Emojicode: The programming language you should have dreamed of
Emojicode is a static, strongly typed programming language with a focus on integrating systems well, being Unicode compatible, and providing a stable and consistent interface. But what you don’t know is how it came into being.
Some time ago, I had the idea to create a programming language entirely consisting of Emojis. You might now ask: Whatever gave you that idea? And to be honest, I’m not sure anymore myself, but I do remember that somebody sent me a message with a lot of Emojis and I suppose my brain ultimately started parsing that as code.
While at the beginning it wasn’t anything serious, I soon perceived that I was building a programming language. A language in which I could avoid all the wrong decisions that somebody else made when he designed his language. Of course I had built in classes from the very beginning but I soon realised that I needed protocols (interfaces). And after that I realised I hated languages in which somewhere suddenly a NULL value pops up, because you didn’t study the documentation carefully enough (shame on you!). So I built in optionals. And who doesn’t like closures?
Let’s make short tour and see how these features empower Emojicode!
A quick class
Who would use a non-object-oriented programming nowadays? I guess nobody. So it’s just naturally that Emojicode has got first-class class support. Let us declare a class representing a person “👤”:
Not very interesting, is it? Let’s add a few instance variables (name, age) and an initializer:
🐇 👤 🍇
🍰 name 🔡
🍰 age 🚂
🐈 👶 @name 🔡 🍇
🍮 name @name
🍮 age 0
I guess it’s not too hard to guess what means what here. What might not be so obviously is, that “🚂” is the integer type. 🍮 is used to set variables to a value.
There are some other noteworthy things in this example. First of all initializers have names. This way you can always be sure to use the one you intended to use. A very convenient feature. The initializer in this example is named “👶”. Emojicode allows you to use any characters in variables (except emojis), that’s why I could name the initializer’s argument “@name”. But the most important thing about initializers in Emojicode is, that they enforce initialization of all instance variables. If you tried compiling the above example with an initializer like this one:
🐈 👶 @name 🔡 🍇
🍮 name @name
You would get a message saying: “🚨 line 5 column 6 person.emojic: Instance variable “age” must be initialized.”.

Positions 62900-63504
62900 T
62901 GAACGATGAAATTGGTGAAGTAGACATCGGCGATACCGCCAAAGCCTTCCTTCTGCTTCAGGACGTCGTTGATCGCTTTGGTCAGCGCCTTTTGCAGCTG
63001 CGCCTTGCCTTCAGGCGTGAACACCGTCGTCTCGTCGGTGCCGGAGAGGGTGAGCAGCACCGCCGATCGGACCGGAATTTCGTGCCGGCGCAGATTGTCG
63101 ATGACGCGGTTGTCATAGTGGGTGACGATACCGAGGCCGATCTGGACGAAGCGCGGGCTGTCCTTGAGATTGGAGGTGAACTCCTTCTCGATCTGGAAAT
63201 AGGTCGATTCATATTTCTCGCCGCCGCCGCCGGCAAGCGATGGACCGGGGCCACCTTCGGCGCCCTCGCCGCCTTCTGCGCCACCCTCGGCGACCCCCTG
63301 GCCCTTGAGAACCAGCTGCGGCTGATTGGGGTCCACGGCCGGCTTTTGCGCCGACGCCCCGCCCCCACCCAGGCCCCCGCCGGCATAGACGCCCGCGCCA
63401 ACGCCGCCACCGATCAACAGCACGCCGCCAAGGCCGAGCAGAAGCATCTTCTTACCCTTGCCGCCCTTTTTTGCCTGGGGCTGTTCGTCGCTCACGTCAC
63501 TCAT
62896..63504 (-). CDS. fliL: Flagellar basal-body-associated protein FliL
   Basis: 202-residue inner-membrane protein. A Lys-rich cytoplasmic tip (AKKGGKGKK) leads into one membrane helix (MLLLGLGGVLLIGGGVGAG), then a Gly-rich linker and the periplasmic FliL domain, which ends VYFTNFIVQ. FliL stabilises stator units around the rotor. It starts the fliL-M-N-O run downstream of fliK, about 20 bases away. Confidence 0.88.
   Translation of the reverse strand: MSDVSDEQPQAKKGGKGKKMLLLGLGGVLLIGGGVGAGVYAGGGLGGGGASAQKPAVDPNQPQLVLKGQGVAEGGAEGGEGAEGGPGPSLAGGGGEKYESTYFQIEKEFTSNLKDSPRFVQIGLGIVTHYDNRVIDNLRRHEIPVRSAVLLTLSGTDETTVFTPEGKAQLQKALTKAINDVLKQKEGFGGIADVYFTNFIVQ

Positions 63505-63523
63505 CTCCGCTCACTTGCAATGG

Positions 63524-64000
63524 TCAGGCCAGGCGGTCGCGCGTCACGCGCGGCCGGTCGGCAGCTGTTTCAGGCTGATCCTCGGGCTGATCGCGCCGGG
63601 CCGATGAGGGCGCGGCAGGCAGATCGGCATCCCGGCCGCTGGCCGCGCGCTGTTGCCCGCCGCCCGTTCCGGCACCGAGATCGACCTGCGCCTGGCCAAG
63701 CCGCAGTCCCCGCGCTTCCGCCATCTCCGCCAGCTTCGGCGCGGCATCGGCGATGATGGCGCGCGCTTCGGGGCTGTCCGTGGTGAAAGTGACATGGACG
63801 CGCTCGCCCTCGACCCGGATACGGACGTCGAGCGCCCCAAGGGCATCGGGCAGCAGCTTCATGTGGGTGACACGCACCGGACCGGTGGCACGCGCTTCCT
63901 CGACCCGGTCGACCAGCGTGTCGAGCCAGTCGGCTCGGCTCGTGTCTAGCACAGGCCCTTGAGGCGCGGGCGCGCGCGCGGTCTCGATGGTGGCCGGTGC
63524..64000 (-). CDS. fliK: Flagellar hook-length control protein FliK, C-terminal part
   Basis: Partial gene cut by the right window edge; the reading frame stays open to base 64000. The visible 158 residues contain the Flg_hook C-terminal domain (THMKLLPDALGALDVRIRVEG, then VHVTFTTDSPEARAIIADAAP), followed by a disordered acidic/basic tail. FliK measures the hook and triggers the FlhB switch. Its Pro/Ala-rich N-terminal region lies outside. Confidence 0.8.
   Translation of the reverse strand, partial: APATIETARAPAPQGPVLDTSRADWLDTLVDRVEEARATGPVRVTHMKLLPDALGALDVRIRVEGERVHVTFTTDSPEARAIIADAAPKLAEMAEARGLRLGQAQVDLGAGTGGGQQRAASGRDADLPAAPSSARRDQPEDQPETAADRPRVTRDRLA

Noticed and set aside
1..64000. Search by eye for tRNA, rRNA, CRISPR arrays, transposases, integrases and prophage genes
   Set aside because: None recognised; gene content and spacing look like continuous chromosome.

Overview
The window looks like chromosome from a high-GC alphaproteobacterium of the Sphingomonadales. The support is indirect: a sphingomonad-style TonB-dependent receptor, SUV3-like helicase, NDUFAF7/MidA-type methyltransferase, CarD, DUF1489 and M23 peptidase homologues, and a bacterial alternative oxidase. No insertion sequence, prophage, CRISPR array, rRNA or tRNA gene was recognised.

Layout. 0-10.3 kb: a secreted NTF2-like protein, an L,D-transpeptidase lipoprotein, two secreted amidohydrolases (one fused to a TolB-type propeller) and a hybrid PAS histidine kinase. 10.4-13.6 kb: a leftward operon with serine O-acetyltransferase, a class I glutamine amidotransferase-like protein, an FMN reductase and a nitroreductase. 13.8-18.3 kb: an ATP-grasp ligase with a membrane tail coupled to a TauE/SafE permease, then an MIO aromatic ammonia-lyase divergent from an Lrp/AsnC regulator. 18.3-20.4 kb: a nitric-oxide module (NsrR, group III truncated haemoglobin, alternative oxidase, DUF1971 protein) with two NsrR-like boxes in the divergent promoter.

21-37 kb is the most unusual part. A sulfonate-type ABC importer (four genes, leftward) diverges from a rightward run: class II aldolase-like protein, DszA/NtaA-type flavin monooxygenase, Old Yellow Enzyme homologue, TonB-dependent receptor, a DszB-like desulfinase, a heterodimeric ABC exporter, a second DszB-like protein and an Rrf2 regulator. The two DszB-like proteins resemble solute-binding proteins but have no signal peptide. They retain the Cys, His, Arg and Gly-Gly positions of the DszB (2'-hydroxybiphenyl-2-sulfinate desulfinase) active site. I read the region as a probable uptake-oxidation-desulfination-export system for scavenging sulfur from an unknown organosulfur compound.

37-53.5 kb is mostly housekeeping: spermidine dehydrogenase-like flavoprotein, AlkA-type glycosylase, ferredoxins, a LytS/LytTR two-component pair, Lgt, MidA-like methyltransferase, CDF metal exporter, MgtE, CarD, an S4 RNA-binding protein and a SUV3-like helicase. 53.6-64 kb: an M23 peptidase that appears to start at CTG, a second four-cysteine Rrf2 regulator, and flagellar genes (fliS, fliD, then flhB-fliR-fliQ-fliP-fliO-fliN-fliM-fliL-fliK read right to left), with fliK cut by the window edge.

Say good bye to NullPointerExceptions!
Furthermore instance variables are private to the class’s methods. And that is a great way of enforcing encapsulation, as shown by languages like Ruby. If we wanted to make the name of a person accessible we would need to write a better method.
🐖 🙋 ➡ 🔡 🍇
That’s a whole bunch of code, but basically this declares a method (🐖 ) named “🙋” which returns a string (🔡). The 🍎 is just a “return” statement, which in this example returns the name of the person.
Let’s call a callable
As mentioned at the beginning of this article Emojicode features closures and functions. In Emojicode we call functions “callables” due to the fact that it is the only type you can actually call. Let’s add a method that returns a callable to our person class.
🐖 🕵 ➡ 🍇🔡🍉 🍇
🍎 🍇 greeting 🔡
😀 🍪 greeting name 🍪
Here “🍇 🔡 🍉 ” denotes a callable type that takes a string argument and does not return anything. The 🍇 in the body of the class method creates a closure that captures the environment.
So we can now create a person instance, call the 🕵 method and use the returned closure.
🐇🐖 🏁 ➡ 🚂 🍇
🍦 charly 🔷👤👶 🔤 Charly🔤
🍦 greeter 🕵 charly
🍭 greeter 🔤 Hello🔤
🍭 greeter 🔤 Howdy🔤
As you can see the code above also defined a new method, more specifically a class method: 🐇 🐖 🏁 ➡ 🚂 🍇 . This method is key as it is the starting point of the program. Then there’s
another new emoji that we’ve used here: 🍦 . 🍦 declares and initializes a “frozen variable”. A frozen variable is like a constant, a variable whose value you can’t change after it was initially set.
The output of the above code is:
Hello, Charly Howdy, Charly
All this was probably very quick, but as said in the beginning that’s just a very quick tour through the most powerful features of Emojicode.
Generics for the win
Last but not least: Generics. Generics are one of my favourite features in Emojicode since they are a great way to avoid duplicate code, which is one of my main principles when writing code.
The generic type with which you’ll probably interact most is the 🍨 class which represents a list (like an array). Now, we’ll create a 🍨 instance, and since lists are very common there’s a shortcut to do this:
🍨 🔤 Enterprise🔤 🔤 Excelsior🔤 🔤 Relativity🔤 🍆
This will return an instance of type 🍨 🐚 🔡 . And that’s the cool thing. The compiler inferred the concrete list type, that is the generic argument, for you. It detected that the list only contains strings (🔡 ) and therefore used 🐚 🔡 . If you access the list now you’ll get a 🔡 object and you can only ever add 🔡 objects.
Now let’s suppose we want to create a new array from these value by prepending “USS” to all strings. And guess what, this is easily possible:
🍦 starships 🍨🔤Enterprise🔤 🔤 Excelsior🔤 🔤 Relativity🔤🍆
🍦 g 🐰 starships 🐚🔡 🍇 starship 🔡 ➡ 🔡
🍎 🍪🔤USS 🔤 starship 🍪
🐰 is like “map” methods in other programming languages. It creates a new array and calls the given callable for each value of the old array and appends the returned value to the new array. So “g” should now contain an array with “USS Enterprise” etc. To check that we’ll iterate over the array and print the values:
🔂 ship g 🍇
If we run this snippet you’ll see:
USS ENTERPRISE USS EXCELSIOR USS RELATIVITY
Ok, so you managed it to read through this high-speed language tour.
And now that you have seen how powerful Emojicode is, head over to the Emojicode Documentation and get started! I’m excited to see what you’ll build with Emojicode!